There's a welcome new addition to MacPhisto's outfit at this show (sadly for one night only) – a splendid black ruffled shirt, similar to his old red one!
It appears that MacPhisto is finding Jagger & Richards' lyrics a little corny, as he can barely make it through his Sympathy For The Devil routine for cringe-laughing. He's still amused by people spying on themselves with their "telephones", too – "Myself and Comrade Putin had a real laugh about that!" His look on stage continues to evolve, with some ZooTV-style eyeshadow being worn this time.
In his nightly report home to Ali after Acrobat, Bono says "I hope I didn't freak them out with the MacPhisto thing here in Nashville – I think they were cool with it!" (to a loud cheer of confirmation from the crowd), before prompting laughter with the afterthought "Freaked ME out!"
It's now 25 years since the Nantes show and MacPhisto's conversation with a no-nonsense taxi operator, who refused to accept that his location was "everywhere"!
The Devil goes down to Georgia to play his last US show for a couple of weeks (but avoids any ill-judged bets). He sticks to introducing himself Stones-style, observing that there's "hardly anything" for him to do, and having a good laugh with Putin about our lack of data privacy. He cackles evilly and blows a kiss to the audience as Acrobat begins.
Having previously rehearsed in Quebec, MacPhisto returns to the province for his first ever Canadian shows. Away from the predominantly American audience, he takes the opportunity to really let rip on that country, delivering his rantiest rant since Condomgate in Cork. (It's also his sweariest speech to date, with one count of the S-word and two of the F-word – the latter used only once before.) In between roars of wicked laughter, he says he's having a comeback "especially south of the border", where "the American Dream has turned into an absolute nightmare!" He has a subtle dig at the President's infamous "tiny hands" and immaturity, and suggests that "The Americans have the same problem with guns as the Irish have with alcohol. Meaning... what problem?!" Finally he takes aim at the trade war sparked by Trump's controversial tariffs in the past week: "I mean, the G-string 7 was supposed to be sitting around talking about the 130 million girls who don't go to school 'cos they're girls – and now they're gonna be talking about steel and fucking maple syrup!" He speaks a little French at the end, as he did in Nantes, Paris and Marseille (and in his Naked City video message).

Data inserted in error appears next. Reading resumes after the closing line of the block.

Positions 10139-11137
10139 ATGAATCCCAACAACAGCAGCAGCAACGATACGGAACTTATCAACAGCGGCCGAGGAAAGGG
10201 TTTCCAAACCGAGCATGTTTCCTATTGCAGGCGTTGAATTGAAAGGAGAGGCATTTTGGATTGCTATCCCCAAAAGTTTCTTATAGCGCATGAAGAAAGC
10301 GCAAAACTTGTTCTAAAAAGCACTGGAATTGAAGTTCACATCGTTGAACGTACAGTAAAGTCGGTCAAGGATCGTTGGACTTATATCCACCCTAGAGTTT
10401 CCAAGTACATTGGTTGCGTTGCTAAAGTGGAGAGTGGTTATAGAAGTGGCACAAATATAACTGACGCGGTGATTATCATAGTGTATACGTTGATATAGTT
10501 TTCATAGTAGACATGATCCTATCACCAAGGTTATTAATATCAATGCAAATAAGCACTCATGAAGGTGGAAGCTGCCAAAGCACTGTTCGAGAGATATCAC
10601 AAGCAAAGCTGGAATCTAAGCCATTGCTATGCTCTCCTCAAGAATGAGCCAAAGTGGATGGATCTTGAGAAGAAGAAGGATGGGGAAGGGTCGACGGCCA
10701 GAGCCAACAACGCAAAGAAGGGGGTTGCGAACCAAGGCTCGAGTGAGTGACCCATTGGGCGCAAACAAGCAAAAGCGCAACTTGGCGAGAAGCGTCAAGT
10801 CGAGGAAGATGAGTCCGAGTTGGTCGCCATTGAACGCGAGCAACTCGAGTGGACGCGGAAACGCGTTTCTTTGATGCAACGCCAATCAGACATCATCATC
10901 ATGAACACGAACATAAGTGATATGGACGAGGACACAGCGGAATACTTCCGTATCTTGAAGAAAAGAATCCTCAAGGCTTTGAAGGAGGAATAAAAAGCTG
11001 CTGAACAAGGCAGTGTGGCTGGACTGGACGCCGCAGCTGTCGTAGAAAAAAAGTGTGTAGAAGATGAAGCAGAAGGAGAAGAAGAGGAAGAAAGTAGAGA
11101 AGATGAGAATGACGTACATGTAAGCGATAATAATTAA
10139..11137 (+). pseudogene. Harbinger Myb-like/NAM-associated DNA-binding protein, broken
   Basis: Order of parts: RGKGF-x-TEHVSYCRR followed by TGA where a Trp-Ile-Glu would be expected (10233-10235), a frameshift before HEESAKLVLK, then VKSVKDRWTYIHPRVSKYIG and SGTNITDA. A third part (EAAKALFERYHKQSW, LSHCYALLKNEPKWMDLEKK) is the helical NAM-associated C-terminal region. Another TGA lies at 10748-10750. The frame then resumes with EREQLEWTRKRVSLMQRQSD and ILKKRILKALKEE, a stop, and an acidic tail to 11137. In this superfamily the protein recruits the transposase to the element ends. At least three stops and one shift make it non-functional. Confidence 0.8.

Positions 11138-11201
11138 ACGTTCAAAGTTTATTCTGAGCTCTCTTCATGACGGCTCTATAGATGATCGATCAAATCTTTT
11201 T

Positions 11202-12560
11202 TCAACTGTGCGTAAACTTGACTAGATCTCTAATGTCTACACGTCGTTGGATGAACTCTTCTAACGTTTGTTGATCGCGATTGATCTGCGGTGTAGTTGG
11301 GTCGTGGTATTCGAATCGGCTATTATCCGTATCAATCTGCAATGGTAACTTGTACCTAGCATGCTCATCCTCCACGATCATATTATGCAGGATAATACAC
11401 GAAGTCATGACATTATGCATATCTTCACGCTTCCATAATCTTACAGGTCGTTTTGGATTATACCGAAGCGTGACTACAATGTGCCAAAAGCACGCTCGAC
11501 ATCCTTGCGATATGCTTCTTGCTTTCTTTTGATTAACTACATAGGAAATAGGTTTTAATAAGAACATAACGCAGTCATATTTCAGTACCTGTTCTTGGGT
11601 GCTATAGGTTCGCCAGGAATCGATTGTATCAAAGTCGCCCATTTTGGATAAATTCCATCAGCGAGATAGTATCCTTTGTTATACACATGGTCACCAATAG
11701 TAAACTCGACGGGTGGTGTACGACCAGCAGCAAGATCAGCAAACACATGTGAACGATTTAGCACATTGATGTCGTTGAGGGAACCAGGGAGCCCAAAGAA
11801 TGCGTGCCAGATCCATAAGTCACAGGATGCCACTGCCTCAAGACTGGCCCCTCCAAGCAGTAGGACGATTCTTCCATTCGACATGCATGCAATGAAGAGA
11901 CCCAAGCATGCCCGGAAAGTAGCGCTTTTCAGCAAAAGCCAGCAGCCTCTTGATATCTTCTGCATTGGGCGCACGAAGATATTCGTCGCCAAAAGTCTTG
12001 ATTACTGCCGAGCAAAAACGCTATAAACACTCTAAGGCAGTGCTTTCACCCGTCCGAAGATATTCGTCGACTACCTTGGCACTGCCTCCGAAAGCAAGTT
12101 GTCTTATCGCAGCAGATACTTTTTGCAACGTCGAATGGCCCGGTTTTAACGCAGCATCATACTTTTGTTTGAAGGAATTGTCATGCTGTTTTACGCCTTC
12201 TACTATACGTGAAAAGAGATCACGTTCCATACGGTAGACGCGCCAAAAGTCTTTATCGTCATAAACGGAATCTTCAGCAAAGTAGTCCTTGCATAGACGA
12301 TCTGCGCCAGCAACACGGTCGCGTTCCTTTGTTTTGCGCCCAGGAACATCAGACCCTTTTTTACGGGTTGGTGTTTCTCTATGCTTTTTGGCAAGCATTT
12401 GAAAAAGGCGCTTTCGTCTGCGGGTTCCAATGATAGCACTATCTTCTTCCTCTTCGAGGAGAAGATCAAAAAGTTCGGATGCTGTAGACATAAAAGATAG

MacPhisto unveils a new version of his Sympathy For The Devil speech with a whole new set of lyrics: "I was there when Comrade Putin flushed the euro down the loo. Get the people to spy on themselves with their telephones, and there's nothing much for me to do!" He even sings part of the chorus, which now includes an extra line: "Turning neighbours into enemies is the nature of my game." He also shows off his French accent again for the locals, and tries to recall whether it was "gold toilets or gold hair" that Trump was granted in exchange for his soul.
Tonight is the anniversary of the Stuttgart phone call, one of several attempts to contact Chancellor Helmut Kohl in the wake of a horrifying neo-Nazi firebomb attack. The German concerts undoubtedly showed us MacPhisto at his most ominous – until the EI Tour!